Compost bins in Quesnel

Composting can reduce your household waste by 30%. If everyone composted, it would  dramatically reduce the amount of garbage that ends up in the landfill. At our landfill, it is difficult to separate compost from other inorganic materials. Most waste arriving at the landfill site is mixed.

In partnership with Baker Creek Enhancement Society, the City is making it easier for you to compost!

Where can I get a compost bin?

Compost bins are readily available at most garden shops, hardware stores, and building supply stores. As with anything, prices vary according to product features, size and quality. Be sure to shop and compare.

Not all compost bins are created equal. Determine your needs and expectations, and then find a compost bin that will meet them. With a few materials and a little effort, you can build one yourself.

How to compost
Why Compost?


Composting can reduce your household waste by 30%. If everyone composted, it would dramatically reduce the amount of garbage that ends up in the landfill.


Compost improves soil structure which enhances plant growth. It contains micronutrients that plants need.


Compost helps soil retain moisture which reduces the need for watering.


Compost contains natural antibiotics that suppress disease in plants.

How to compost


You can buy a commercial bin but a home-made one made from four wooden pallets is cheap and effective. It should be at least 1 cubic meter in size (1x1x1 meter) to accommodate enough material to build up heat for decomposition. It should also be ventilated to allow air to flow through the pile. Just a pile or heap is also an option.


A sunny spot will help heat the pile up quickly. It should be accessible and close to where the compost will be used. Put the bin on the bare earth to allow soil-bound micro-organisms to help break down the materials.


Any vegetable type material, kitchen scraps (greens) – fruits, vegetables, eggshells, coffee grounds and tea bags can be layered with yard waste (browns) – grass clippings and leaves. Small pieces decompose faster so chop up materials such as melon rinds first. Adding a shovel of garden soil over the "greens" will speed up the process and allow air movement. Turn it regularly.


When the bin is full, continue to turn the material over – more than one bin allows you to move it from one bin to another every week or two. Once it is a pleasant smelling soil-like product, dig it into garden beds.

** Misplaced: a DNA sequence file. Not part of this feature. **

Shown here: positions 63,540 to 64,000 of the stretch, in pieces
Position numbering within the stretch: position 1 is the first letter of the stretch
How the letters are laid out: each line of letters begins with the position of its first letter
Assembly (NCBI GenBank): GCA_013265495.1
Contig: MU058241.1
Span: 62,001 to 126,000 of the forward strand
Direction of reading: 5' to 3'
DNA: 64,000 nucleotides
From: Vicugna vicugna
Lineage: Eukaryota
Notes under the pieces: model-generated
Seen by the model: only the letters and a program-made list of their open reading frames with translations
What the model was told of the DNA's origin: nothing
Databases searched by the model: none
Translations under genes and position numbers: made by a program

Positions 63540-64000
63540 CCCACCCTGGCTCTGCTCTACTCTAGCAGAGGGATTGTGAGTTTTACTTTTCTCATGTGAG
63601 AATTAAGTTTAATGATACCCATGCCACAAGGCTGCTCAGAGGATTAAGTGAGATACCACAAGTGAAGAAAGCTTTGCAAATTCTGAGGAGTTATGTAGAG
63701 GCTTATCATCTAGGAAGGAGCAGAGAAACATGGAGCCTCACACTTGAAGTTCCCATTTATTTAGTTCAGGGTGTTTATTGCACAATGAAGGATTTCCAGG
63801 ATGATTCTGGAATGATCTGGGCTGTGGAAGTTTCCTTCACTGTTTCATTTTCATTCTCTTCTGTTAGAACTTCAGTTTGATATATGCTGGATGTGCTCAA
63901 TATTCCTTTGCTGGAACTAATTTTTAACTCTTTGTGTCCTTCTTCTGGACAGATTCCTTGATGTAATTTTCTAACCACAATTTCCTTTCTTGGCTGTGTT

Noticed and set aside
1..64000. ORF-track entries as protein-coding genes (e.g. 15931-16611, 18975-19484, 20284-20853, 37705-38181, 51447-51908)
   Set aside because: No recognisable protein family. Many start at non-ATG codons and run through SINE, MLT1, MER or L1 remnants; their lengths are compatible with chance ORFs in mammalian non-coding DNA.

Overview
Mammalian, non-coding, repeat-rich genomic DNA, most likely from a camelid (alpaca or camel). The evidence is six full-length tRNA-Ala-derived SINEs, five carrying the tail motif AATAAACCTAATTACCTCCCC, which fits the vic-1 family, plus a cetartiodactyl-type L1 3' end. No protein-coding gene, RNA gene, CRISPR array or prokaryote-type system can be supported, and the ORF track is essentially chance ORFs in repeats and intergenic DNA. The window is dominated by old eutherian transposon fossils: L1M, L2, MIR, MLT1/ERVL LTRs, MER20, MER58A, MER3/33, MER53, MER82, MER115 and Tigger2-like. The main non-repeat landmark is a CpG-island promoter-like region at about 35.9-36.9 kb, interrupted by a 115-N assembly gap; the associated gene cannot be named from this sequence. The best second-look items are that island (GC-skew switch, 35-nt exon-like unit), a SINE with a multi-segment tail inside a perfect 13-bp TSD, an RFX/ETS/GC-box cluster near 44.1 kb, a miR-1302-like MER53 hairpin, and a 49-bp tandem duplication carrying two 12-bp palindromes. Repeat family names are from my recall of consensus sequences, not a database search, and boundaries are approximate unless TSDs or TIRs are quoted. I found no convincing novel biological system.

Items to compost


Brown, carbon-based materials include:

  • leaves
  • grass clippings
  • wood chips
  • plant waste, flowers
  • weeds (before they go to seed)
  • straw or hay without seeds


Green, nitrogen-based materials include:

  • fruits and vegetables
  • egg shells
  • tea bags/leaves
  • coffee grounds/filters
  • rice, bread, pasta (no oil or sauce)


  • hair
  • sawdust from non-treated wood
  • manure


  • bones oils or dressings
  • fish plants infected
  • dog or cat waste with disease
  • dairy products
  • meats, animal
  • walnut shells/leaves products
Composting tips

Keep your compost material as moist as a damp sponge – covering it will help keep it from drying out.

Don’t add thick layers of any one material, particularly grass; mix it with other material instead.

Use more carbon based material; research shows that 25 or 30 times as much brown, carbon-based materials (dried leaves, straw or shredded newspaper) as green, nitrogen based materials (vegetable waste or manure) is the best ratio.

Composting can be done year round but the process slows down in the winter.

Using a compost thermometer will tell you whether the composting process is working well – 140 – 160 F is a good goal.

Compost can be dug into the soil or layered on top as a mulch to keep down the weeds.

Potential problems
1.SymptomCompost has bad odour.
 ProblemNot enough air or too wet.
 SolutionTurn it ot aerate/add dry materials.
2.SymptomProcess appears too slow.
 ProblemProcess is too dry or frozen, or poor carbon to nitrogen ratio.
 SolutionMoisten and mix thoroughly. Decomposition will continue in the spring. Add "greens" or "browns".
3.SymptomInsects or animal pests.
 ProblemMeat, fish and fatty foods in composter.
 SolutionAvoid adding these items. Dig in all food waste and cover with soil.
4.SymptomCompost it too wet. 
 ProblemPoor drainage or too much rainfall.
 SolutionCover or move to a location with better drainage.